Ser Criston Cole stands in his armor in "House of the Dragon"

Are Ser Criston’s Motivations for His Heinous Acts as Petty as They Seem?

One of the major subplots of House of the Dragon’s first season is Ser Criston Cole switching sides from the Blacks to the Greens (well, technically), incited by Rhaenyra’s rejection of his offer of moving to Essos and having a married life.

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Cole’s resentment towards his former lover makes him commit some heinous acts throughout the first season, one of them being the murder of Ser Joffrey Lonmouth (Solly McLeod). Ser Criston punches him until his face turns to pulp, much to the horror of the audience that is gathered in the hall where the incident takes place. That he does it during Rhaenyra’s wedding celebrations to Ser Laenor speaks volumes about his pettiness and immaturity, which are only compounded as the series goes on.

Cole commits the act after Ser Joffrey suggests a polyamorous arrangement between the two of them and the newlywed couple. For context, Rhaenyra and Ser Laenor are secretly entering a lavender marriage, as the latter is in a liaison with Ser Joffrey while Rhaenyra had offered Ser Criston a relationship out of wedlock. However, Ser Criston doesn’t accept the arrangement and instead becomes spiteful, ashamed at himself for being turned down and then being presented with the idea of being a “whore,” in his own words.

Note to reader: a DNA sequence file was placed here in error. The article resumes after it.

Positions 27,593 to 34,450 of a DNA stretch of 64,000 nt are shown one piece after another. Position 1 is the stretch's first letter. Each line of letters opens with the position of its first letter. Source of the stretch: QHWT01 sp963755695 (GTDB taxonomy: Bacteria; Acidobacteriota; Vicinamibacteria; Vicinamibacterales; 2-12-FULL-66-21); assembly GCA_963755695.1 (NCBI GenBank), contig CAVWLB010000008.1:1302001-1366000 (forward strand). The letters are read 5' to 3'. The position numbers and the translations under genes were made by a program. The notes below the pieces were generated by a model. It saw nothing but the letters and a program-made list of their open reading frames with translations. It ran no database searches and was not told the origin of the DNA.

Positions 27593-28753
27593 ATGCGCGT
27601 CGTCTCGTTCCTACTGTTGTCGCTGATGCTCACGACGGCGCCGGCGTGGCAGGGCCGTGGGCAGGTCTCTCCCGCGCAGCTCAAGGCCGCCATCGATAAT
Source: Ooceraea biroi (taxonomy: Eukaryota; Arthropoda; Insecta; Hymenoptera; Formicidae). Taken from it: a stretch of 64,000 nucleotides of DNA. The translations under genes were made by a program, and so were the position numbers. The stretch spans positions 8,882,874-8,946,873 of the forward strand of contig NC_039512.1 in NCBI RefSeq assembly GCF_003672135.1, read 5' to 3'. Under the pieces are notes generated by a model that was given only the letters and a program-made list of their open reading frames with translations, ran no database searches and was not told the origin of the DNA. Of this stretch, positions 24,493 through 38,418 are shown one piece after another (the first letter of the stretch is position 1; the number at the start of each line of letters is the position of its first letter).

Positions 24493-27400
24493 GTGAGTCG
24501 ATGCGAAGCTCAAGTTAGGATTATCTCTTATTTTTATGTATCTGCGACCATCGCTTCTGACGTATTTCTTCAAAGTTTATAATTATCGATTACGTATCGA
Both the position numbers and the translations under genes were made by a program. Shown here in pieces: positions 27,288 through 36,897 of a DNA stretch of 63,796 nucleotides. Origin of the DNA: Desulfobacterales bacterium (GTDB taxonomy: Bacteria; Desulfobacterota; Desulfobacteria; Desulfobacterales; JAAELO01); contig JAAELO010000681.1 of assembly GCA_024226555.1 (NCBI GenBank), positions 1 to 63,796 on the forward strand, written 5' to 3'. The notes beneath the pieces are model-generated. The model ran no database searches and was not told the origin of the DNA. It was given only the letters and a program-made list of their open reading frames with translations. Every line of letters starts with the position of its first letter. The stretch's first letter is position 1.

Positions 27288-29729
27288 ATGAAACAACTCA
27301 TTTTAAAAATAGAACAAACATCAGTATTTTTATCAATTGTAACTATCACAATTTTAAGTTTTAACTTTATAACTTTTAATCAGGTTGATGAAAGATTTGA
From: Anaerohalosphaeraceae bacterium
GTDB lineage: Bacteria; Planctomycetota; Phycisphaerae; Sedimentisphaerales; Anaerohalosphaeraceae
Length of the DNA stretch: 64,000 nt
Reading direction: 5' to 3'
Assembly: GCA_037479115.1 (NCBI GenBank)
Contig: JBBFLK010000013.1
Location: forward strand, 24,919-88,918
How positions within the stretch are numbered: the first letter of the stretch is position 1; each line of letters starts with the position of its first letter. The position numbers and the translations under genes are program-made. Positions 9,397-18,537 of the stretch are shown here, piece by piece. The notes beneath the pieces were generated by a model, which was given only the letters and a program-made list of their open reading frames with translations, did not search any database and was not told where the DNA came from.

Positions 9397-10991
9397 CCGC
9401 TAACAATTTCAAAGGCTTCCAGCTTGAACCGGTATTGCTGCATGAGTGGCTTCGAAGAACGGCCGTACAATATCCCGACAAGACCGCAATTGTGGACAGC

Ser Joffrey’s suggestion tips Ser Criston over the brink, and he ends up taking the life of Ser Laenor’s paramour. While all signs point toward Ser Criston’s fragile ego being the reason for Ser Joffrey’s death, another potential explanation could be that the former was scared about more people finding out about his escapades with the princess.

The Kingsguard are sworn to a vow of celibacy, and to break that vow with a princess (who is assumed to be a virgin until her marriage) would have resulted in an unkind demise for Ser Criston, to put it politely. Hence, it is possible that the now-maligned knight did it in self-defense, more than anything else.

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Evan Tiwari
Evan is a staff writer at The Mary Sue, contributing to multiple sections, including but not limited to movies, TV shows, gaming, and music. He brings in more than five years of experience in the content and media industry, both as a manager and a writer. Outside his working hours, you can either catch him at a soccer game or dish out hot takes on his Twitter account.